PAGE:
As crops fail and loans from moneylenders come due, desperate farmers in India increasingly turn to suicide
by Sumathi Reddy, Spring 2006 IRP Fellow
KARIMNAGAR, India – At midmorning, the woman named Gourakka stood watching her son wade into the waters of the Godavari River to release the ashes of her husband, another farmer who had given up. She left his favorite meal of rice and egg curry on a palm frond by the river for his soul to eat.
Recently widowed Gourakka and her son,
Ganesh, 6, conduct a religious ceremony
in memory of her husband.
Her husband, Kotari Madhukar, had committed suicide, an act she could trace back to their hopes of becoming more than landless laborers. Seeing so many farmers earn money from cotton and chili, they had borrowed from moneylenders to lease 2 acres.
She could blame the suicide on the family’s inability to repay the loan, which caused them to lose the land, which deprived them of a decent income. Or on the bottle of pesticide that Madhukar chose to swallow, chemicals intended for the chili crop. After Madhukar collapsed under a tree, a tractor driver saw him and the family came running, but it was too late.
The moneylenders still visit, says Gourakka, who, like many people in the southern state of Andhra Pradesh, goes by one name.
The family had leased the acreage and spent about $570 a year on the land, seed, fertilizer and pesticides. Because of interest of more than 30 percent a year, Madhukar owed about $2,270 by the time he died.
“They say, ‘He died. That’s OK, you’re here. You can pay the debt,'” she says. “They come every two or three days. Before he died, they would come daily.”
Across India, where millions of farmers are struggling to eke out a living, thousands of farm workers have resorted to suicide, acts of desperation that highlight a widening rift between India’s cities and the countryside.
The suicides have occurred in states rich and poor, from Punjab in the north to Andhra Pradesh in the south to the central state of Maharastra.
In Maharashtra, the suicide rate among farmers more than tripled from 1995 to 2004, according to the Indira Gandhi Institute of Development in Mumbai (the city better known as Bombay).
Government officials report that in the past five years, the number of suicides in Maharashtra and three other states numbered 8,900, a figure that some researchers say is significantly understated.
India’s success stories – computer research institutes, technology start-ups, call centers serving customers around the world – are in cities, not the countryside.
The cities are where a new generation of credit holders live and work. In the countryside, farmers who have no land to use as collateral or default on previous loans and are forced to borrow from unregulated local moneylenders, whose interest rates sometimes exceed 100 percent a year. For those farmers, borrowing becomes a matter of life or death.
“There has been a very strong polarization of development,” says M.S. Swaminathan, chairman of the government’s National Commission on Farmers, which was created two years ago to reform the country’s agricultural policies.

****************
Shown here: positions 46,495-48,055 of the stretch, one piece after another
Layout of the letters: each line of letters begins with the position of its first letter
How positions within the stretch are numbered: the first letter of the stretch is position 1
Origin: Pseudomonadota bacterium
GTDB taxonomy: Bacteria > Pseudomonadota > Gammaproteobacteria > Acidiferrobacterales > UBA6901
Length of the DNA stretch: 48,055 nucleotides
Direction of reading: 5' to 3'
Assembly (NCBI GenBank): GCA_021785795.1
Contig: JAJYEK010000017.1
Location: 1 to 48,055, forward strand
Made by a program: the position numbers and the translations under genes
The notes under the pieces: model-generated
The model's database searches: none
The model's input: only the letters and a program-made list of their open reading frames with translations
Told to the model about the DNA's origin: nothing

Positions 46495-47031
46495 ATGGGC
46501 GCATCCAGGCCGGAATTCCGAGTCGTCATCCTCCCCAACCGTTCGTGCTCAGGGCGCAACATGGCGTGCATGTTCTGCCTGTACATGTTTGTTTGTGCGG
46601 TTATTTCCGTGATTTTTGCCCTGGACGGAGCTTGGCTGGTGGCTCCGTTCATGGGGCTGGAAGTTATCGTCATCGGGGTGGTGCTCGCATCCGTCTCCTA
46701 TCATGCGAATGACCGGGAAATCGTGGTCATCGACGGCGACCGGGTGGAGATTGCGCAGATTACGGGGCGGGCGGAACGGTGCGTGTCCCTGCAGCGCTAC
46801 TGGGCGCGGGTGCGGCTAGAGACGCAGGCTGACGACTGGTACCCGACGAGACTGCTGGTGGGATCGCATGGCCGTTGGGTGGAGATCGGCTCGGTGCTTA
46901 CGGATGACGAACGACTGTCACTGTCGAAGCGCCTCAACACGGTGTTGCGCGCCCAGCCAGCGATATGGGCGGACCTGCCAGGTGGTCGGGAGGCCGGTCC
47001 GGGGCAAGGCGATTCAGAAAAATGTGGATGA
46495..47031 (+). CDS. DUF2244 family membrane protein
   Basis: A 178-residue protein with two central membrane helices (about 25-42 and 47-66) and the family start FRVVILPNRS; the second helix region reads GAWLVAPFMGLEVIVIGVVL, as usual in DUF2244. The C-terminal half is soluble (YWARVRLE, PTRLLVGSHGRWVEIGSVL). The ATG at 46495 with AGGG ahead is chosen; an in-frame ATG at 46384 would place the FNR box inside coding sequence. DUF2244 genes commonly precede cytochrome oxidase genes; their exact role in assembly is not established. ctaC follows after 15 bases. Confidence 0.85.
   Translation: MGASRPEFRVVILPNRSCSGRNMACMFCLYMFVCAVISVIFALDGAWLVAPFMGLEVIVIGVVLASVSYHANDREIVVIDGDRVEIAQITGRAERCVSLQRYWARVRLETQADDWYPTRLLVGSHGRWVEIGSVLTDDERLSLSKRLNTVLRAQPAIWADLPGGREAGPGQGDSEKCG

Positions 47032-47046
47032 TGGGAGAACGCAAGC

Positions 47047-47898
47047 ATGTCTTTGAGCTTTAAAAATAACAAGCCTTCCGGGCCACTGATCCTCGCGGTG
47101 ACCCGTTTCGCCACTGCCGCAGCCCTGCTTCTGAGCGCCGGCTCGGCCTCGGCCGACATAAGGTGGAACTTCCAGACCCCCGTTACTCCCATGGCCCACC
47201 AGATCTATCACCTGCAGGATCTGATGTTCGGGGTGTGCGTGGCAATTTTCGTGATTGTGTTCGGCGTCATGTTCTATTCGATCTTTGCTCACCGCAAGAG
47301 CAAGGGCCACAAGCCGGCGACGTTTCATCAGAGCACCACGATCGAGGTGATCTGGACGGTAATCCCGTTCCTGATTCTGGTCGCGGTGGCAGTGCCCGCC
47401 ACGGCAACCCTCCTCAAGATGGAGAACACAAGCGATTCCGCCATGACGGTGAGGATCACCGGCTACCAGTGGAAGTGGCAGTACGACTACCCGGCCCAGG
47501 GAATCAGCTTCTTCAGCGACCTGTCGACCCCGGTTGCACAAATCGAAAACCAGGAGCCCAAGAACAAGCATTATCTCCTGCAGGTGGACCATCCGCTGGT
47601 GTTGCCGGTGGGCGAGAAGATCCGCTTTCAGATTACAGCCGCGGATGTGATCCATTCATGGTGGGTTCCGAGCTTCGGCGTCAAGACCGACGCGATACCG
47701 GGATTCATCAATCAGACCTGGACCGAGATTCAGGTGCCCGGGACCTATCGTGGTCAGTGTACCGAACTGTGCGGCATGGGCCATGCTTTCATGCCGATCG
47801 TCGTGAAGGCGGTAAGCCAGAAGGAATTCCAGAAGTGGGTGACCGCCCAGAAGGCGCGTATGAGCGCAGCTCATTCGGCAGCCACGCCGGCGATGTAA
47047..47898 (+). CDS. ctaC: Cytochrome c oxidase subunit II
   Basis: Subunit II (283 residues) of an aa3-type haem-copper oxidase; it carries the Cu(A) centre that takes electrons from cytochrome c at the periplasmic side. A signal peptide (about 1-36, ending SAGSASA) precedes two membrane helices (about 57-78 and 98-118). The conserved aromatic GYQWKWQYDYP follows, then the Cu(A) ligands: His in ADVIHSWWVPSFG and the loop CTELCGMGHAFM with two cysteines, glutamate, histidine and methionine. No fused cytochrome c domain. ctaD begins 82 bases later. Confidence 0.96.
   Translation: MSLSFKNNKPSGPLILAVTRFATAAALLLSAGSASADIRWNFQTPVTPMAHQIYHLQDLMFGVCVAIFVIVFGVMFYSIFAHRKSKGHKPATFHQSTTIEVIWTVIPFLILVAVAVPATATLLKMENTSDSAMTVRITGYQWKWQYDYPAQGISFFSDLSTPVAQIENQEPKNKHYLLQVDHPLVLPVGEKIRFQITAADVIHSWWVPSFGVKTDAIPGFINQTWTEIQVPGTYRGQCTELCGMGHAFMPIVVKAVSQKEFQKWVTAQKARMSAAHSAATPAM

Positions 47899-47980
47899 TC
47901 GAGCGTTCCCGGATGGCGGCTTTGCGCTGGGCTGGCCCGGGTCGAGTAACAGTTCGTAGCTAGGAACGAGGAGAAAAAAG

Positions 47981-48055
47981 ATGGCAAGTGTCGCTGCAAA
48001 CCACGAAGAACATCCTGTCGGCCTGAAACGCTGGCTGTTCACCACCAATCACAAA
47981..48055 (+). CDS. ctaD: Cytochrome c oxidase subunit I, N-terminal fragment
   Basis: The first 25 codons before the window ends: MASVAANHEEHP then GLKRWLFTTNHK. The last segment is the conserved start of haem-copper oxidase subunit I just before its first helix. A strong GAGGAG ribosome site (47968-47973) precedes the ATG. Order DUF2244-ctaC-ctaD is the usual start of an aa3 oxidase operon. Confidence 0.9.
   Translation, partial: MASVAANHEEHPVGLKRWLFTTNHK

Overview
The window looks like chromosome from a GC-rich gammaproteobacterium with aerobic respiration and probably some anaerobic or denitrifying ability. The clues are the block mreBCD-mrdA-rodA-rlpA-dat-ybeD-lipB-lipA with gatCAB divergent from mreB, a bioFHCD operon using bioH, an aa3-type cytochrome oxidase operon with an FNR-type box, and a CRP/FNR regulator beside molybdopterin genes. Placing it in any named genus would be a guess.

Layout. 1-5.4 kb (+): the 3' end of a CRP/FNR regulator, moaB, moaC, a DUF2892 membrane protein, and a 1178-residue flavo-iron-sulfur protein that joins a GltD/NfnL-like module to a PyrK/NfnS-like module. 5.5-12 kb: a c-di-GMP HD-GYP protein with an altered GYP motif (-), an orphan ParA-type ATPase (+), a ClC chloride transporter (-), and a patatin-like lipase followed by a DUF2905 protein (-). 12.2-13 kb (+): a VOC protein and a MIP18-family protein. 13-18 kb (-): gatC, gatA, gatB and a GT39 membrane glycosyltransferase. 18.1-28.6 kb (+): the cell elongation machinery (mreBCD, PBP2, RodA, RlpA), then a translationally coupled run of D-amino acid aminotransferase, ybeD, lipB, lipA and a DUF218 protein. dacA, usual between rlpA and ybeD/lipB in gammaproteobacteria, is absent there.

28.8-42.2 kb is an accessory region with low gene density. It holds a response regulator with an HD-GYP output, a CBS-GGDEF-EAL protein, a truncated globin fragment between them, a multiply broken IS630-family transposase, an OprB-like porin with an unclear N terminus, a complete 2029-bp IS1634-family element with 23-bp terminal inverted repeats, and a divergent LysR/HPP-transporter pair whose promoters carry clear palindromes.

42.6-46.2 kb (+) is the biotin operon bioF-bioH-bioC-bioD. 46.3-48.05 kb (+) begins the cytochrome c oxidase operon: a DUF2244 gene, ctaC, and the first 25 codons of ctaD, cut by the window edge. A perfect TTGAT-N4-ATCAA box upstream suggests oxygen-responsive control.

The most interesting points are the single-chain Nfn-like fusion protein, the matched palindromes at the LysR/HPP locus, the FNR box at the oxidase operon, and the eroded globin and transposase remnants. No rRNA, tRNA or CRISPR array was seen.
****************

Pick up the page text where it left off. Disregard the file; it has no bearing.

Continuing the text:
“The rural areas started getting relatively less attention or no attention. The Indian farmer by and large has been bypassed by economic growth.”
Farming families interviewed in three Indian states trace some of their problems to the rising cost of fertilizers, seeds and pesticides, a financial hardship made worse by farmers’ limited access to banks.
The fickleness of weather and the paucity of irrigated land add to the risks and increase a farmer’s chance of going into debt. So do rising costs for health care, their children’s education and dowries.
Finally, there is the desire to do better, which almost always comes at a price: The landless want to lease land; those who lease want to own land; the marginal farmer strives to plant a larger area; the farmer with an average-size plot of land aspires to a larger spread.
“Their aspirations have gone up, their incomes have gone down, and they don’t know what to do,” says K.C. Suri, a political science professor at Nagarjuna University in Andhra Pradesh, where farmer suicides began in the late 1990s.
“They’re able to see people living in a much more comfortable way, so they feel this deprivation. There is the impact of all of this on the psyche of the farmer.”
The result is a country driven in different directions.
About 60 percent of Indians work in agriculture, but agriculture accounts for about 20 percent of the economy. Overall, the economy is growing by nearly 8 percent a year; agriculture hovers at about 2 percent.
“There are two pictures in India,” says Kishore Tiwari, an advocate for farmers in Maharashtra, the third-largest state, as he unfurls a map where skulls and crossbones mark this year’s most recent suicide victims.
“One picture is the index of the Indian stock exchange rising rapidly. But farmer suicides are jumping with the same speed. So these are the two Indias. One India is in Nagpur, Delhi and Mumbai.”
“The other India, it’s here.”
The day Gourakka and her son scattered Madhukar’s ashes, President Bush was in nearby Hyderabad, the technology boom town that is Andhra Pradesh’s capital. He spoke to students at the Indian School of Business there, the young adults he described as “the CEOs of tomorrow, the people that are going to help drive this great engine of economic prosperity for India.”
Hyderabad is home to a Microsoft product-development center, an Oracle software-applications campus, and a regional IBM headquarters for applications management services.
At call centers, workers in air-conditioned offices master American accents, the better to answer Americans’ questions about computers and credit cards.
Gourakka has never traveled the 150 miles to Hyderabad. She has not heard of the place called the United States, she says, or the person called President Bush. She believes she is between 25 and 30 years old. No one in Begulur, her village, has running water. A few have electricity, though Gourakka does not. It is possible that a household or two has a telephone.
Gourakka’s 6-year old son, Ganesh, is the first person in the extended family to attend school, but she wonders how long she can afford even those minimal fees. Her only source of income is the 50 cents a day she can earn as a laborer in other farmers’ fields, work that is not always available.
“What do I have to make him study,” she says. “I can’t read or write. I won’t be able to send him” to school when he gets older.